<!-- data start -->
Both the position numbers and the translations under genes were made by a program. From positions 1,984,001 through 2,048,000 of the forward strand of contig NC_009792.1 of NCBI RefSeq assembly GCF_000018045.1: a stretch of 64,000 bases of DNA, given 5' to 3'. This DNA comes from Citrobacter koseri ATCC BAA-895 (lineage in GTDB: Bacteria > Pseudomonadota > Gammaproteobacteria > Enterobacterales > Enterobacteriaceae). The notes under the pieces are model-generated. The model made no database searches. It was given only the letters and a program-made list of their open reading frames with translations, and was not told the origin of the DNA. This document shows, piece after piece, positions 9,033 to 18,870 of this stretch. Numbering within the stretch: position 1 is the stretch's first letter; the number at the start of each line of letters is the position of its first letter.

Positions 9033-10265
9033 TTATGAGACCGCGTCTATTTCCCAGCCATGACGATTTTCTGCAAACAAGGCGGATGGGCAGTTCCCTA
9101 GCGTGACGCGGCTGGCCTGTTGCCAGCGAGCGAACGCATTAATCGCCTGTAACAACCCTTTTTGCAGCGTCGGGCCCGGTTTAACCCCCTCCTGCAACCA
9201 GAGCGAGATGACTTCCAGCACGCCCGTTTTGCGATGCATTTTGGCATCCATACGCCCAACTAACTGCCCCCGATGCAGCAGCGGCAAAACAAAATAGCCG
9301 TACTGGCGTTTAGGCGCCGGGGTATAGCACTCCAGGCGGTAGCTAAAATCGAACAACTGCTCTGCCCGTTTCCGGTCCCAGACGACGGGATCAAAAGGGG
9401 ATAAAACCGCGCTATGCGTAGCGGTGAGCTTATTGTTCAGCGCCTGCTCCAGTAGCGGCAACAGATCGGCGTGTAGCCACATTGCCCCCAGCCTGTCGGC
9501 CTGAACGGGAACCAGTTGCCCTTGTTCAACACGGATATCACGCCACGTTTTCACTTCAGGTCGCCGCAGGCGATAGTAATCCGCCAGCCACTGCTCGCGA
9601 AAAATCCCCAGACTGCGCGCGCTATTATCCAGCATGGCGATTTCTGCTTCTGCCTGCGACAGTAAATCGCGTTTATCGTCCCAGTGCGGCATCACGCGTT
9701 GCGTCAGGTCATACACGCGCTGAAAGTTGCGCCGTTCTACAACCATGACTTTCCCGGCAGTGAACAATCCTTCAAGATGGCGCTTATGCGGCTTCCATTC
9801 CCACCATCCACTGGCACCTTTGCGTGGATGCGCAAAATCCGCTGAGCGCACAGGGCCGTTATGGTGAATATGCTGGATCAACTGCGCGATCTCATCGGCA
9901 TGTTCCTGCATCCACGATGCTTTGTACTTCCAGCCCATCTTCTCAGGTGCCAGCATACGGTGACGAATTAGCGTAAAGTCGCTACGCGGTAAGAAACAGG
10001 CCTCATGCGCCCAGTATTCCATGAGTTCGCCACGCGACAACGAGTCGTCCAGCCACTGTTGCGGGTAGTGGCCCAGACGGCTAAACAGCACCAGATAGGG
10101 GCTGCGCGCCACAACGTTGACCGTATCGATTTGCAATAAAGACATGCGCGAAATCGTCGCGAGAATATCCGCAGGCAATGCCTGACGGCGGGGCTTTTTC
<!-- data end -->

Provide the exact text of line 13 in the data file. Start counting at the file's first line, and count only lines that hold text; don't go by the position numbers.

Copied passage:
10001 CCTCATGCGCCCAGTATTCCATGAGTTCGCCACGCGACAACGAGTCGTCCAGCCACTGTTGCGGGTAGTGGCCCAGACGGCTAAACAGCACCAGATAGGG